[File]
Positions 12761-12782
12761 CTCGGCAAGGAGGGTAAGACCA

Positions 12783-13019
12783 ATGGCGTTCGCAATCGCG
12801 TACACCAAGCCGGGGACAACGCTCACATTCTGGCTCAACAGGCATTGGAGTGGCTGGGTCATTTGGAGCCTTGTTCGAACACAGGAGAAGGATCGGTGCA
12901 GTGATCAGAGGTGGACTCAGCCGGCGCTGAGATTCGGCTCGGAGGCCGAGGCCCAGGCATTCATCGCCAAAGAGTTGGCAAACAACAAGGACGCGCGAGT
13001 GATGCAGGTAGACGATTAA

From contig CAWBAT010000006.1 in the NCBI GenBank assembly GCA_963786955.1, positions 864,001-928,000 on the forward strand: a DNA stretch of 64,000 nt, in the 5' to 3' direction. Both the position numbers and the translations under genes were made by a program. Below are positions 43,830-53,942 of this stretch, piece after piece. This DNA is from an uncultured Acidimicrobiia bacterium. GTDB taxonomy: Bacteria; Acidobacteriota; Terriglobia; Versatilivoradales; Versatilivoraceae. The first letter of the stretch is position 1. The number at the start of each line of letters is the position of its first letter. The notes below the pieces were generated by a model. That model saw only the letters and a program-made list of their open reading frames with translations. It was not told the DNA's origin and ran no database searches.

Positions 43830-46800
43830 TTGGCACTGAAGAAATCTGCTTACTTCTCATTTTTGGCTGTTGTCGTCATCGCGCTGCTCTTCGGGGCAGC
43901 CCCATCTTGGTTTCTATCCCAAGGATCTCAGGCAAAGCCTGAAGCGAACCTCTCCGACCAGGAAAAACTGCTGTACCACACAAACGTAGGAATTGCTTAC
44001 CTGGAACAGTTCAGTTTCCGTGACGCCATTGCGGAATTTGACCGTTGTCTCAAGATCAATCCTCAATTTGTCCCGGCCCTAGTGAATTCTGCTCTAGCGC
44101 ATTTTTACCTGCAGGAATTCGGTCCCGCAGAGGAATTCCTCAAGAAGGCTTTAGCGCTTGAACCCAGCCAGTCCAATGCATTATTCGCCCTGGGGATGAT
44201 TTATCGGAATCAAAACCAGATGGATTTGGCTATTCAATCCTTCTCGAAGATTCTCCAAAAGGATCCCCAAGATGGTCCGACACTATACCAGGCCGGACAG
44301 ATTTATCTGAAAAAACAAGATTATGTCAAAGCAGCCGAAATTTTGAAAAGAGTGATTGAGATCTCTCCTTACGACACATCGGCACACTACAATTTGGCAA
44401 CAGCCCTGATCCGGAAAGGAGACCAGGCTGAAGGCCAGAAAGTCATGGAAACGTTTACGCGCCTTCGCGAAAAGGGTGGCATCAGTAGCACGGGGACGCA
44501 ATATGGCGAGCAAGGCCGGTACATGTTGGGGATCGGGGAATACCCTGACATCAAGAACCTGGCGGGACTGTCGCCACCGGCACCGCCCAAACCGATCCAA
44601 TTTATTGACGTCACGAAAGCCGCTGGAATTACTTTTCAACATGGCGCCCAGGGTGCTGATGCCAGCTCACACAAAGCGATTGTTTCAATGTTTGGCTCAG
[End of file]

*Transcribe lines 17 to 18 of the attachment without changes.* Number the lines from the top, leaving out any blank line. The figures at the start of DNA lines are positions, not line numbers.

44501 ATATGGCGAGCAAGGCCGGTACATGTTGGGGATCGGGGAATACCCTGACATCAAGAACCTGGCGGGACTGTCGCCACCGGCACCGCCCAAACCGATCCAA
44601 TTTATTGACGTCACGAAAGCCGCTGGAATTACTTTTCAACATGGCGCCCAGGGTGCTGATGCCAGCTCACACAAAGCGATTGTTTCAATGTTTGGCTCAG